The Saeculum Decoded
A Blog by Neil Howe
Nov 052012
 

I’ll wear your granddad’s clothes
This is f***’n awesome!
I look incredible.
I’m in this big ass coat
From that thrift shop down the road.
            –Macklemore

OK, let’s all get our minds of the upcoming election with something completely different.  This post requires just a bit of wind up. In 2006, Bill Strauss and I wrote a book with Pete Markiewicz, Millennials in the Pop Culture.  Somewhere along the way in this book, we explain that every new entertainment genre develops through distinct generational phases.

So to get this started, let’s think back on, e.g., rock ‘n roll. Silent Generation bands got it going in the 1950s, performing mainly to Silent youth fans (Chuck Berry, Bill Haley, Elvis). By the 1960s, as the popularity of rock music grew, the Silent were performing it for mainly Boomer youth fans (Bob Dylan, Simon & Garfunkel, Peter, Paul, & Mary). By the 1970s, Boomer bands were performing it for Boomer youth, often first-wave performing to last-wave (Eagles, Fleetwood Mac, Led Zeppelin). By the 1980s, Boomers were performing it for Xer youth fans (Bruce Springsteen, Michael Jackson, Madonna). And then by the 1990s, Xers started taking over as performers (Pearl Jam, Smashing Pumpkins, Red Hot Chili Peppers) to younger Xers as their fans. And so on.

The point here is that every phase is characterized by some very new innovation in style, mood, or theme. Think, e.g., how the emergence of Boomer fans in the mid- to late-60s made possible the huge emergence of protest rock, soul, and “acid” rock—unknown in the ‘50s, and pushing the “generation gap” to its acrimonious apogee. Or how Boomer performers in the ‘70s gave rise to a new privatism and hedonism unknown to Silent song writers. Or how first-wave Gen-X fans in the ‘80s made possible the new energy and pragmatism of “new wave.” And let’s not even talk about the dark pall of edginess and death descending over the ‘90s once Xers started performing for Xers… Such was the intense collective self-derogation of Gen-Xers that no one even wanted to be “mainstream”—hence terms “alt” and “grunge” rock were born. Along with colors like plaid brown and Raider’s-Jersey black. And so on.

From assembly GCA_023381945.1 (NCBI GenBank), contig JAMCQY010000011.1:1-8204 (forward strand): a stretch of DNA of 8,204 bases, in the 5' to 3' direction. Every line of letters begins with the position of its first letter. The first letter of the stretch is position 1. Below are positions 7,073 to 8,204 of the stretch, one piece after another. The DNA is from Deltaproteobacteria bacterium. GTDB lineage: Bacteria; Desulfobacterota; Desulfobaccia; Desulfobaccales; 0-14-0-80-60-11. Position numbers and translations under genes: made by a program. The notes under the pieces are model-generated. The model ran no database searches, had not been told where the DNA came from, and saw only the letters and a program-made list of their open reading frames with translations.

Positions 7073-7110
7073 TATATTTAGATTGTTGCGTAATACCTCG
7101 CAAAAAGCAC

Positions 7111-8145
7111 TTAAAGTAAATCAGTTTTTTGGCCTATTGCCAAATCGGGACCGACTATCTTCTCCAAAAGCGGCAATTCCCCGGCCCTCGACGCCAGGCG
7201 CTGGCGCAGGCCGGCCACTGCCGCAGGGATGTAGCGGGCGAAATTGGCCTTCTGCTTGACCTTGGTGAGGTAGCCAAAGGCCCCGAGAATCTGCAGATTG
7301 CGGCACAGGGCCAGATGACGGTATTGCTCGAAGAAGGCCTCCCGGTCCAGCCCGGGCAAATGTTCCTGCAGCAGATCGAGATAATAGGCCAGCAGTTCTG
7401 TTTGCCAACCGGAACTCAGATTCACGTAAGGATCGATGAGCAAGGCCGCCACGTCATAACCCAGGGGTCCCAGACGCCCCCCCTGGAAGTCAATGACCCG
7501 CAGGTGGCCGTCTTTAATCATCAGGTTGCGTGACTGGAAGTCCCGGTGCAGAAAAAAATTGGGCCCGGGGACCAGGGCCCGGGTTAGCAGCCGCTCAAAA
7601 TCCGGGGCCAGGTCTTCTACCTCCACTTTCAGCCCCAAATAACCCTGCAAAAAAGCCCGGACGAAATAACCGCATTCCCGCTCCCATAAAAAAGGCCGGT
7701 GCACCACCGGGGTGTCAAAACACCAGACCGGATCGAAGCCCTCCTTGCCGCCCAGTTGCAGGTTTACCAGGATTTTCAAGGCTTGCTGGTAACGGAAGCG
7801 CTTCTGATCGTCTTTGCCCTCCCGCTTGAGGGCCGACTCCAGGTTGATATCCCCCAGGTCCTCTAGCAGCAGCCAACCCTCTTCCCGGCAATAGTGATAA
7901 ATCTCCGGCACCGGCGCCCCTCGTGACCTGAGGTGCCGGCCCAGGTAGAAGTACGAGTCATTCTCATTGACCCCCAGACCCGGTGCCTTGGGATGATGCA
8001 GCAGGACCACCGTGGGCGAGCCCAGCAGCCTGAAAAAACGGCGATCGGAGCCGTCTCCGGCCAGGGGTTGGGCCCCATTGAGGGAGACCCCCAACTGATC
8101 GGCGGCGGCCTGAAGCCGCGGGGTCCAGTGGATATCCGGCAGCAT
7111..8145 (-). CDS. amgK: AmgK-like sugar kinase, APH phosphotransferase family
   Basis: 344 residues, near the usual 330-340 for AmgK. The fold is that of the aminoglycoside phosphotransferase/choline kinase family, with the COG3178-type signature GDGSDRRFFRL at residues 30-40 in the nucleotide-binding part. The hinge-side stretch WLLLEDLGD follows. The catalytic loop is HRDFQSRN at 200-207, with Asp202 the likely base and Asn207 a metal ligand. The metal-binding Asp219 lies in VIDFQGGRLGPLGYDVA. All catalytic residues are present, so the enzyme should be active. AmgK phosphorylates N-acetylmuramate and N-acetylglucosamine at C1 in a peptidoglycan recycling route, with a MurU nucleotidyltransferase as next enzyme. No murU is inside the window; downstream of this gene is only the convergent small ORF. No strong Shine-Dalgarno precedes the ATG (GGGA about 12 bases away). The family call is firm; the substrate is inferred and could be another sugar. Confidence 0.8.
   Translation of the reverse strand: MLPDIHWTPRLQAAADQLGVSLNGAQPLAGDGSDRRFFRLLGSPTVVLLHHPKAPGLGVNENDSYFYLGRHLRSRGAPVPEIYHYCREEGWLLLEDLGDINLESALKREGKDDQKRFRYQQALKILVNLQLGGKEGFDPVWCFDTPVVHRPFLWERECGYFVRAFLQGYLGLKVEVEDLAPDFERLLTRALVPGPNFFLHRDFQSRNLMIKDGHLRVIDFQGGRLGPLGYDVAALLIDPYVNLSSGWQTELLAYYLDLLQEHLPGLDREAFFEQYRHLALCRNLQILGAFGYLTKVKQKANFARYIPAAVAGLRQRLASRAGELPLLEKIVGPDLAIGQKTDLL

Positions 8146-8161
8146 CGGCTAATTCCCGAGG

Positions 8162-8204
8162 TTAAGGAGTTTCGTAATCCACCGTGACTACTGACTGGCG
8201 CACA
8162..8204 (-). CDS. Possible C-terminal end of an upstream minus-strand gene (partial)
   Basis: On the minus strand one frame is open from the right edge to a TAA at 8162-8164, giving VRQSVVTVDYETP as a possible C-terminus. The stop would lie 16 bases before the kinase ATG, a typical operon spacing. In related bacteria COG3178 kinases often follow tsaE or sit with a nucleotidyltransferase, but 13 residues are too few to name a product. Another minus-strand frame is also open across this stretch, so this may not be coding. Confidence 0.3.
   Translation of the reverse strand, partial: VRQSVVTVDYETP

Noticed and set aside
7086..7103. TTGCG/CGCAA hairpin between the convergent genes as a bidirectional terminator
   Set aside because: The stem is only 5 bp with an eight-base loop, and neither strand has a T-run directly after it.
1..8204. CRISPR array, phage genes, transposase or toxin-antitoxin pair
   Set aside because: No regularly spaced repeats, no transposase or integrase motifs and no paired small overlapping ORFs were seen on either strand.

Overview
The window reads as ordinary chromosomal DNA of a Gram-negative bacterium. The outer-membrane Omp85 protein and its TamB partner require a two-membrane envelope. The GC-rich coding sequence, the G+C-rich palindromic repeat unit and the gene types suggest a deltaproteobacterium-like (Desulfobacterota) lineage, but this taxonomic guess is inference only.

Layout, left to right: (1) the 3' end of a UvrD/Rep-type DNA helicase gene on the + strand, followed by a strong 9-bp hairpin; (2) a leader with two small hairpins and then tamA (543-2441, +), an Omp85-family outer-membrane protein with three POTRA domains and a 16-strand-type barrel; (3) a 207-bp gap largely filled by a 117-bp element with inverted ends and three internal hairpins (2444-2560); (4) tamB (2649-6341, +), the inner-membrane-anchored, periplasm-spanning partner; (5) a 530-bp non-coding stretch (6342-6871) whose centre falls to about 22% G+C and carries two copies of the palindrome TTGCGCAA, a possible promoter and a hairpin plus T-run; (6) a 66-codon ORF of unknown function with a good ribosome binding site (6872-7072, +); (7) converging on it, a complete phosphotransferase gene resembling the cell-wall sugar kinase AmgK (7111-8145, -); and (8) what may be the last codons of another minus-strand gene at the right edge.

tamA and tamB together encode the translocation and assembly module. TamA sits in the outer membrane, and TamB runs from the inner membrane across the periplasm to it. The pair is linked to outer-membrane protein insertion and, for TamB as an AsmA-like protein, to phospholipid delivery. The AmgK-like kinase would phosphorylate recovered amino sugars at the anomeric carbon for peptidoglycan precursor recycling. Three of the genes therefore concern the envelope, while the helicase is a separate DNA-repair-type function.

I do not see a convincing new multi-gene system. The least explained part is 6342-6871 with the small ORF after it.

OK, forgive me for this long digression.  Now let me extend this schema to hip hop as an entertainment genre. Hip hop too has had its generational phases, only these have occurred just about exactly one generation behind those of rock:

Phase 1: During most of the 1970s, rap was performed by Boomers for Boomers (“old school” MCs like Kool Herc, Grandmaster Flash, Sugarhill Gang). Hip hop remained an informal and largely unprofitable “street fad”—with a huge emphasis on spontaneity and urban authenticity.

Phase 2: In the 1980s, the genre accelerated once Boomers (like legendary promoter Def Jam’s Russell Simmons) started performing to Xer youth. That’s when Platinum “rap” albums began making real money. Hip hop began pushing the edge on violence, sex, and drugs—and acquiring its trademark edge and swagger. Late in the ‘80s, Boomer performers like Ice T and Public Enemy’s Chuck D (along with some first-wave Xers like Dr. Dre) harnessed hip hop to a critique of white racism and calls for a new-style black assertion. Hip hop had become a national “wedge” issue.

Phase 3: In the early ‘90s, a new and younger batch of Gen-X performers emerged who would eclipse the remaining Boomers, dominate the rest of the decade, and take hip hop to unprecedented levels of notoriety and, ultimately, acceptance. All were born between 1968 and 1972—including MC Ren, Ice Cube, Queen Latifah, Jay-Z, Tupac Shakur, Snoop Dogg, P. Diddy, Notorious B.I.G., Eminem, Missy Elliott—and thus came of age at the height of the violent urban crime wave of the early ‘90s. In their first hit CDs, many glamorized “gangsta rap” and pushed the hip hop lifestyle to outrageous extremes of brutality and cynicism.  Several (most famously, Tupac and B.I.G.) perished in shootouts.

Phase 3.5: The tone started changing in the late ‘90s, with the rapid decline in urban crime and the arrival a new generation of Millennial fans. The most popular hip hop artists began blunting their edges, lightening their messages, accepting their prestige, and taking pride in—even boasting of—their success and affluence.